Coming to Terms with My Quarter Life Crisis

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Lisa Rogers

September 14, 2016

Adulthood was filled with such promise when I was 18 and headed off to college. I don’t know about you, but I was under the impression that by checking all the boxes, by performing well in school and being involved that somehow “adulthood” would be awesome; that all of a sudden I would be given a giant “you did it!” sticker. But to be honest, it feels a little bit like showing up to a birthday party and finding out there is no cake.

I turn 25 this month. I am one year into my post-graduate career. I have been successful in many things and not so much in others. I have made friends and lost them.  

This is me and my Quarter Life Crisis. Urban Dictionary defines a quarter life crisis as occurring “sometime in your twenties, a few years out of school and still feel as though you’re waiting for your life to begin.”  Bingo. More and more I hear this term used, particularly by women in my life, but no one really talks about what it looks and feels like or how it can take an enormous toll on you.  No one prepared me for this.

Some hallmarks of my personal crisis:

  1. Restlessness. Throughout my life I have bounced from one stage to the next; education (re: life) sets you up to think this way. We are a society and educational system built on milestones. We celebrate graduations, birthdays, anniversaries, weddings, etc.  Whenever you check one box, there is another one to work toward. Until graduation from college, there is not much time for young people to think about who they are in absence of these milestones. We become defined by them. At least this happened for me. Now that I have met a number milestones, I don’t know what to do with myself. On multiple occasions I have told my partner and friends that I “just need something to look forward to.” I am inclined to think that there is always something better than the present. I can’t help but think “What’s next?”

  1. Envy. I am pretty open about the fact that I have a serious case of Facebook envy, but in reality this envy expands into my everyday life as well. The more I think about it, the more I think it is rooted in competition against other women in my life. I have always been a competitive person, but I think it is so much more than that. As I struggle with figuring out who I am, how can I avoid animosity toward others in my life. I want to be happy for the accomplishments and milestones of my friends, but it is challenging because I’m often left feeling jealous and left behind.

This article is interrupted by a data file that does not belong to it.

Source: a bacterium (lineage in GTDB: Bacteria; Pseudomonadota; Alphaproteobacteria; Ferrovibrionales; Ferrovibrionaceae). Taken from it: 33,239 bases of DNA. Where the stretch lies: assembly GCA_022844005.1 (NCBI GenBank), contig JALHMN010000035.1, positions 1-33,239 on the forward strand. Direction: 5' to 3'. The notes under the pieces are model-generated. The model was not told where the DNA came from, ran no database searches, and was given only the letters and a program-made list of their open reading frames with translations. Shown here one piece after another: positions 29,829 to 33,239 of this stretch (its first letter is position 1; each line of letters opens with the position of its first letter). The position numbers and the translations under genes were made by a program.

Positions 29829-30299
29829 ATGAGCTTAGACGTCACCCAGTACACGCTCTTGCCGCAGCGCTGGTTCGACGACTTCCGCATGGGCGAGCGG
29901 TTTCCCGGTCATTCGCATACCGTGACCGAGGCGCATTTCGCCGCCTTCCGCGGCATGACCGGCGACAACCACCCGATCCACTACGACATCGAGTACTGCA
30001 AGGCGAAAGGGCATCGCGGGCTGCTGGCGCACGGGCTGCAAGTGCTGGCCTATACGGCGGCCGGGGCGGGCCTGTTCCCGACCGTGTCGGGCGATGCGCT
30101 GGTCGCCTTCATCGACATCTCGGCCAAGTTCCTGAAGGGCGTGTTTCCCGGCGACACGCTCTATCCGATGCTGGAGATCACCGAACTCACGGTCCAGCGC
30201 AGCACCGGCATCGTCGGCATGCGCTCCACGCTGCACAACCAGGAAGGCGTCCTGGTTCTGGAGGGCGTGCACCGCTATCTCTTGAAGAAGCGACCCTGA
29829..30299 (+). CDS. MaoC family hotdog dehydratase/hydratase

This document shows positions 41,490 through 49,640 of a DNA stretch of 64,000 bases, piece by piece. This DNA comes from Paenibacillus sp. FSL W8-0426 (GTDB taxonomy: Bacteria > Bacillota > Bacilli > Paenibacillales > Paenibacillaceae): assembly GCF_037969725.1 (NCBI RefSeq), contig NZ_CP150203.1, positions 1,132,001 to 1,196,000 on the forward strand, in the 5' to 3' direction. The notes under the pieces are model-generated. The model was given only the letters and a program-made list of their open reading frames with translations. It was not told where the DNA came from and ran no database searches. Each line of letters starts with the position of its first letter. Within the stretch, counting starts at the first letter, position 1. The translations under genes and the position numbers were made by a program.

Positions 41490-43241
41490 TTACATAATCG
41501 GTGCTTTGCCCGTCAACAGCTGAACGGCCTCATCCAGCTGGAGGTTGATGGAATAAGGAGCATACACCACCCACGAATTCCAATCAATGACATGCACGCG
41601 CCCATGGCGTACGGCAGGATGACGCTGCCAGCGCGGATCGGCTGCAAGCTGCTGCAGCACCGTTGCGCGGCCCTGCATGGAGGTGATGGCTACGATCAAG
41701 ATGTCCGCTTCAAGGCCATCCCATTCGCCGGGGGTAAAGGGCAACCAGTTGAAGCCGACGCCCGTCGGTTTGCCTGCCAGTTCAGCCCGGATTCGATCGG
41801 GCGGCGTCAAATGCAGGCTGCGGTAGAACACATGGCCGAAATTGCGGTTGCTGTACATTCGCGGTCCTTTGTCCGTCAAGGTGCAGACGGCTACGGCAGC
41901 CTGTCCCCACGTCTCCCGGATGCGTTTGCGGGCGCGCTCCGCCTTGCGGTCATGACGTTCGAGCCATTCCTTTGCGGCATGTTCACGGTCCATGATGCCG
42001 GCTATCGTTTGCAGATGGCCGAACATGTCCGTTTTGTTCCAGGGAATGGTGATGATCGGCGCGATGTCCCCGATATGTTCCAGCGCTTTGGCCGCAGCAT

1. Dissatisfaction. As a result of the aforementioned points, I find that being in the midst of this Quarter Life Crisis causes me to be dissatisfied with my life now. This is absolutely ridiculous; I have so much to be grateful for in my life, so much to look forward to (!) and so many friends and family members that care about me and vice versa.

So, why am I writing about this on the Women in Student Affairs blog? Well, I hope that this resonates with readers and makes you feel a little less alone. Secondly, I have found that the main thing that makes this Quarter Life period so challenging is that I am keenly aware of the way I am feeling. I think about it, recognize it, and ruminate all while knowing I probably don’t need to feel the way I’m feeling. In my student affairs study, we focus so much on development and moving students to the next step, but I think we also do this to ourselves, our peers, and our colleagues. How do we begin to help our colleagues and students be okay in the unsettledness that is post-grad life?

Though I have no solutions for those of you looking for one, I have found a couple things that work for me: 1) Practice gratitude daily - in a journal, to a partner - just do it, 2) Find something that fills your heart whether at work or not, 3) Identify someone you can talk to about your struggle.  We are not alone, nor should we be.  If we are more open about the struggles faced at the quarter-life period, we can better assist each other and ourselves in this journey.

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